One fun assignment we had in a UC Davis VEN class I took was to select two vintages of the same wine that are at least 5 years different, pour each into a glass, cover the glass, then see what happens over the course of a few weeks. You don't get to actually taste the wine, but you do get to take some sniffs and watch the wine change. It was a lesson in a sort of time-lapse approximation of what changes the wine could possibly go through if allowed to age long enough. Of course there are many confounding variables, such as introduction of microbes from the air that wouldn't happen in a corked bottle, but the whole process was very interesting.

Matt Allen wrote:
08.04.10 at 4:57 PM

One of the first aging experiments I did was with a case of $7.99 per bottle Austrailian Shiraz. It really improved over the two years that I aged it.

Bill Dyer wrote:
08.05.10 at 8:13 AM

Opened today our 1997 Dyer Diamond Mountain Cabernet, and it is "in the zone" and likely to keep on with its "transformation" for quite some time. My take is that some sites have particular ageability, and if one has such a site the obligation to make an ageable wine comes with the territory. In the context of Napa Cabs, it seems that sites that ripen at relatively low brix, often achieving that the last few brix very slowly in the shorter days of October, absent of heat spikes, have a structure that will go the distance. Sites that sugar up fast in the hotter days of September may need to be harvested at high brix to get flavor development, but often don't have the structure to allow a transformation over time.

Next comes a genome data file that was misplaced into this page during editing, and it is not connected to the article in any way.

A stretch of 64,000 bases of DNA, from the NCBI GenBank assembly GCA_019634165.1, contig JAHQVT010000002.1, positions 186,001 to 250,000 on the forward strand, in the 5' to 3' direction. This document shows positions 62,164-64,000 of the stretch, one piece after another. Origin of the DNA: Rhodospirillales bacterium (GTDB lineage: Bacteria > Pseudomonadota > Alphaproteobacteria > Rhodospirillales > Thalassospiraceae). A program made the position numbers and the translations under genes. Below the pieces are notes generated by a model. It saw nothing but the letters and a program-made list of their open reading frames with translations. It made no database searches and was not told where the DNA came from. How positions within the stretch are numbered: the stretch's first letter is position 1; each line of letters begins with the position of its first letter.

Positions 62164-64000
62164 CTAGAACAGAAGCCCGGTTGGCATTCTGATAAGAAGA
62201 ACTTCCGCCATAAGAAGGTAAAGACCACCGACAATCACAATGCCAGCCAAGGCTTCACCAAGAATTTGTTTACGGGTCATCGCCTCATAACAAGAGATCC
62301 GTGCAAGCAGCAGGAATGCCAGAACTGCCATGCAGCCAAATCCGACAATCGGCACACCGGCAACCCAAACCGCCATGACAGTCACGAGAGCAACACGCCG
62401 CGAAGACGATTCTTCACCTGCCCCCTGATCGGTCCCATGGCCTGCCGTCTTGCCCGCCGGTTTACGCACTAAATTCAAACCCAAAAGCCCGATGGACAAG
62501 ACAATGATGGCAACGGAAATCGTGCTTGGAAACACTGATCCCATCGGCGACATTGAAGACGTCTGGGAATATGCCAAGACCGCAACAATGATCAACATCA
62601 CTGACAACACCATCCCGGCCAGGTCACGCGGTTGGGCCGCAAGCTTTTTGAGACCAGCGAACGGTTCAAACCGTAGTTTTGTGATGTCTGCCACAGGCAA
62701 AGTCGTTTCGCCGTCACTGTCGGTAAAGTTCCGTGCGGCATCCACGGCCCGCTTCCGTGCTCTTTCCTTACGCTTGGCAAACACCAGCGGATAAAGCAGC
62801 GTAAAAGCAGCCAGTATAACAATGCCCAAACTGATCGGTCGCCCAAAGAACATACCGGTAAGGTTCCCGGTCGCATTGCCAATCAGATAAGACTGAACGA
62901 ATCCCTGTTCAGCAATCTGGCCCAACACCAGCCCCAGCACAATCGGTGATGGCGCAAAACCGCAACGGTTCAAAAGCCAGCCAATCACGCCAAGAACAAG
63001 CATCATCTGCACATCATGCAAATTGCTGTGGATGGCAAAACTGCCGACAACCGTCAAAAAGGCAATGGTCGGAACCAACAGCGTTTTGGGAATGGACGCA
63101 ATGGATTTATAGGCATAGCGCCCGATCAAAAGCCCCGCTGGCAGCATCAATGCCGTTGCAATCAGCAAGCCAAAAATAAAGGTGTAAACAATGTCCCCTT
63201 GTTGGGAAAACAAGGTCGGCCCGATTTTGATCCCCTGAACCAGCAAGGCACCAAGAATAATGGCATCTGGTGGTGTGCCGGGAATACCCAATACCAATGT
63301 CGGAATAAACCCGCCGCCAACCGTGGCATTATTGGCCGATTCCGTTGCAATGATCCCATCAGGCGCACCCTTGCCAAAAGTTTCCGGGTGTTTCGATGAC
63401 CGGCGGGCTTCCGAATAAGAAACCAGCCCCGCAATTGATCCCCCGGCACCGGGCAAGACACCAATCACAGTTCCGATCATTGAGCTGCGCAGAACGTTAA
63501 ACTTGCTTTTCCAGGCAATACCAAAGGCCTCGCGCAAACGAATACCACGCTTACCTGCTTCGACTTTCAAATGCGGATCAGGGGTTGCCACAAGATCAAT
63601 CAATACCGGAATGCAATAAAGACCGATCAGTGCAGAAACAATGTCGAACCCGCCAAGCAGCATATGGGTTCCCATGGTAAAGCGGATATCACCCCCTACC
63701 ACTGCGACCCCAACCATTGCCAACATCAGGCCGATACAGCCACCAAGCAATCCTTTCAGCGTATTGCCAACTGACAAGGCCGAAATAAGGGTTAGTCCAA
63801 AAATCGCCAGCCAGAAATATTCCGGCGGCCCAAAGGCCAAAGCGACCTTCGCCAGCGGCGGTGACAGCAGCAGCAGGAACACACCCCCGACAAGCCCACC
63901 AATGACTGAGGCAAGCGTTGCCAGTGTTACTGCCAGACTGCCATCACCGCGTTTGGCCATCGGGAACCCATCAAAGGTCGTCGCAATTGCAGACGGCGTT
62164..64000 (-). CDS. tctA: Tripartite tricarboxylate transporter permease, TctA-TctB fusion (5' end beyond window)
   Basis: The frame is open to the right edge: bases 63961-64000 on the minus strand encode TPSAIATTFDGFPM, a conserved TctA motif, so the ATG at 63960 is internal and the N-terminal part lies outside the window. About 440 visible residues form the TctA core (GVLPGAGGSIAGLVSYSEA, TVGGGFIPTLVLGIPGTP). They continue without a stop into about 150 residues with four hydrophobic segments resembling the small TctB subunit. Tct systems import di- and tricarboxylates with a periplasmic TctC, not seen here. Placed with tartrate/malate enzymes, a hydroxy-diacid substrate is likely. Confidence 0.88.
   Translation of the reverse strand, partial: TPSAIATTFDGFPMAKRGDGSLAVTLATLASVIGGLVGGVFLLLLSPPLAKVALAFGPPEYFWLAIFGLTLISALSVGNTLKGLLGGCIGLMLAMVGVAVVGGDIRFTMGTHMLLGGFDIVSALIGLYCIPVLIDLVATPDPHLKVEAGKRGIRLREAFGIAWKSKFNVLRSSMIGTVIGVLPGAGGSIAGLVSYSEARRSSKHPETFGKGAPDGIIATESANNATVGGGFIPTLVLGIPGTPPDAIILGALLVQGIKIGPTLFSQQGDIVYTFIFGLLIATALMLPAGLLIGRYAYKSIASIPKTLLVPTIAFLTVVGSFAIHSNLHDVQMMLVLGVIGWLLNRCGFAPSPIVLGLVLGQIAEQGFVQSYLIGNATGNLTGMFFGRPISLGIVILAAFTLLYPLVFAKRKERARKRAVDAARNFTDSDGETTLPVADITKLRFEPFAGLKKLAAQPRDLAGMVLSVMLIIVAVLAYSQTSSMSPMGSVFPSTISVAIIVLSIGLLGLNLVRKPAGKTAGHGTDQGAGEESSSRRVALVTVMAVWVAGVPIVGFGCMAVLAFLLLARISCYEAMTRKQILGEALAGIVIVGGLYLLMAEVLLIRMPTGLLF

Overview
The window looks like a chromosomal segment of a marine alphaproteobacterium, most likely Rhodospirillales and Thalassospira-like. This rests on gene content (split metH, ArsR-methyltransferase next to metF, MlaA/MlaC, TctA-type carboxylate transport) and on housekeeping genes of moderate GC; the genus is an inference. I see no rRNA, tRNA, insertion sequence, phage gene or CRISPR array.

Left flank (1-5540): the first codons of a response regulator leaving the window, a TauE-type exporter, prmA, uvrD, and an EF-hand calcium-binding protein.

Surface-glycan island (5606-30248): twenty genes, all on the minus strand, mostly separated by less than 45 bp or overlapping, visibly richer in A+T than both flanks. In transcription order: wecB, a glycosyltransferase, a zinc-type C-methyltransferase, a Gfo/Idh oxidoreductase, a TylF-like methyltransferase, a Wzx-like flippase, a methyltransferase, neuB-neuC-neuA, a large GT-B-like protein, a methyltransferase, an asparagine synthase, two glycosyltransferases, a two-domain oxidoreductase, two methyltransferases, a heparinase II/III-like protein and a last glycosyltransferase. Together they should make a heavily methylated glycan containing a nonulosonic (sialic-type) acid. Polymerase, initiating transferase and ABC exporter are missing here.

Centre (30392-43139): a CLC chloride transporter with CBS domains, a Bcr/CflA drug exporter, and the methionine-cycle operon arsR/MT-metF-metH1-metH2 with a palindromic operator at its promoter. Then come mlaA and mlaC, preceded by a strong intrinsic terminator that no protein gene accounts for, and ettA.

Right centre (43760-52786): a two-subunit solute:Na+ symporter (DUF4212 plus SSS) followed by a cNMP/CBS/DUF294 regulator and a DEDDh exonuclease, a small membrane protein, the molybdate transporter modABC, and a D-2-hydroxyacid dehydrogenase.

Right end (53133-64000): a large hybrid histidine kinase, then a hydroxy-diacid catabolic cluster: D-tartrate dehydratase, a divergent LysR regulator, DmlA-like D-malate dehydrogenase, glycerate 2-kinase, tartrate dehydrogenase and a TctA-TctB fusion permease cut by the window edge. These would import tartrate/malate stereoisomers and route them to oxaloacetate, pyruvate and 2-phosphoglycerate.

Steve wrote:
08.05.10 at 8:39 AM

Wine is very much like people; no two bottles are alike and they change with time. It's a journey with a good friend. I've always found that 3 to 4 bottles of a wine over several months to be a better experience than a single bottle for the same money. In much the same way, a single bottle over the period of a nice relaxed dinner evolves and says more about a wine than a single sip from a tasting. One of my great experiences was a case of Francois Bauer grand cru "Brand" Riesling for a mere $133. Each bottle was different, changing in flavor, aroma, and color over the years. Like you said, white wine can work too. And if I had let the pro's number rating discourage me, I'd never have had such a great wine experience.

Mart S. wrote:
08.06.10 at 7:41 AM

I really want to hear more regarding your research Matt. Cheers!

Mart S. wrote:
08.06.10 at 7:45 AM

I agree with John. Very good point! Cheers!

jason Carey DWS wrote:
08.07.10 at 11:33 AM

One Cavet ,, never try to age a wine with one of those Nomacorcs.
Many french producers (even the likes of C &B Breton) use them on their lower end wines and so wines that might have improved for say 4 years are horrible. Why they wont move to screwcap is beyond me. I just drank a Brocard Petit Chablis 06 in screwcap and it is Goregeous.. Nomacorc should be banned.

08.08.10 at 5:08 PM